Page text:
Milligan GS, O'Halloran J, Tipton MJ. An ergonomics assessment of three simulated 120 m ladder ascents: a comparison of novice and experienced climbers. Appl Ergon. 2020;85:103043.
Oestergaard AS, et al. The objectively measured physical demands and capacity of offshore wind service technicians: an observational field study. Appl Ergon. 2022;102:103716.
Bonjer F, Parmeggiana L. Encyclopedia of occupational health and safety. In: Int Labour Organ. Geneva: International Labour Organisation; 1971.
Ilmarinen J. Work ability--a comprehensive concept for occupational health research and prevention. Scand J Work Environ Health. 2009;35(1):1–5.
Vanni K, et al. Relationship between perceived work ability and productivity loss. Int J Occup Saf Ergon. 2012;18(3):299–309.
Kinnunen U, Natti J. Work ability score and future work ability as predictors of register-based disability pension and long-term sickness absence: a three-year follow-up study. Scand J Public Health. 2018;46(3):321–30.
Institute, E., A detailed ergonomic assessment of ladder climbing: key risks ( short- and long-term ) to technicians in the offshore wind industry. 2018.
Drain JR, Reilly TJ. Physical employment standards, physical training and musculoskeletal injury in physically demanding occupations. Work. 2019;63(4):495–508.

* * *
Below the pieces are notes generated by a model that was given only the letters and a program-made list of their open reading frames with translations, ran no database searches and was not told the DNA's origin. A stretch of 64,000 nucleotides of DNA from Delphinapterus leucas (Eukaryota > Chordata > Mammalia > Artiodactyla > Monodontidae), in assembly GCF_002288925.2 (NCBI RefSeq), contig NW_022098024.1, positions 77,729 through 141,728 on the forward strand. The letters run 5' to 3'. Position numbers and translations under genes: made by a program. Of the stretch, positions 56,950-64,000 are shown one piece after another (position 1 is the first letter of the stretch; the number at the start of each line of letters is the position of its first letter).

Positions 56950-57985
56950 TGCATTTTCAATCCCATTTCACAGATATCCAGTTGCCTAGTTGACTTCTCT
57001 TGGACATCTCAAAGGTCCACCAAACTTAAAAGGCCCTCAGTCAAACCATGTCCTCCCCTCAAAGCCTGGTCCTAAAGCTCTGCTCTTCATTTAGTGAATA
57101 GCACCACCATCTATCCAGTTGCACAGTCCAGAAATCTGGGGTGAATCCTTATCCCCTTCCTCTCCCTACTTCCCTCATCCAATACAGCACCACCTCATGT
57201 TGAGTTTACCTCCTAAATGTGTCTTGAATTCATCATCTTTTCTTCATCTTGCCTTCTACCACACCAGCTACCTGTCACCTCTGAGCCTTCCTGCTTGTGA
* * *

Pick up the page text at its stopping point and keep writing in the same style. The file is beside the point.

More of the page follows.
Renewable UK, Medical fitness to work - wind turbines. Guidelines for near offshore and land based projects. 2013.
Preisser AM, McDonough RV, Harth V. Fitness to work: a comparison of European guidelines in the offshore wind industry. Int Marit Health. 2016;67(4):227–34.
Sykes K, Roberts A. The Chester step test—a simple yet effective tool for the prediction of aerobic capacity. Physiotherapy. 2004;90(4):183–8.
Oil and Gas UK, Medical aspects of fitness for work offshore. Guidance for Examining Physicians. 2008.
Milligan GS, O'Halloran JP, Tipton MJ. A job task analysis for technicians in the offshore wind industry. Work. 2019;63(4):537–45.
Van Eerd D, et al. Effectiveness of workplace interventions in the prevention of upper extremity musculoskeletal disorders and symptoms: an update of the evidence. Occup Environ Med. 2016;73(1):62–70.
Sjogaard G, et al. Exercise is more than medicine: the working age population's well-being and productivity. J Sport Health Sci. 2016;5(2):159–65.
Sundstrup E, et al. A systematic review of workplace interventions to rehabilitate musculoskeletal disorders among employees with physical demanding work. J Occup Rehabil. 2020;30(4):588–612.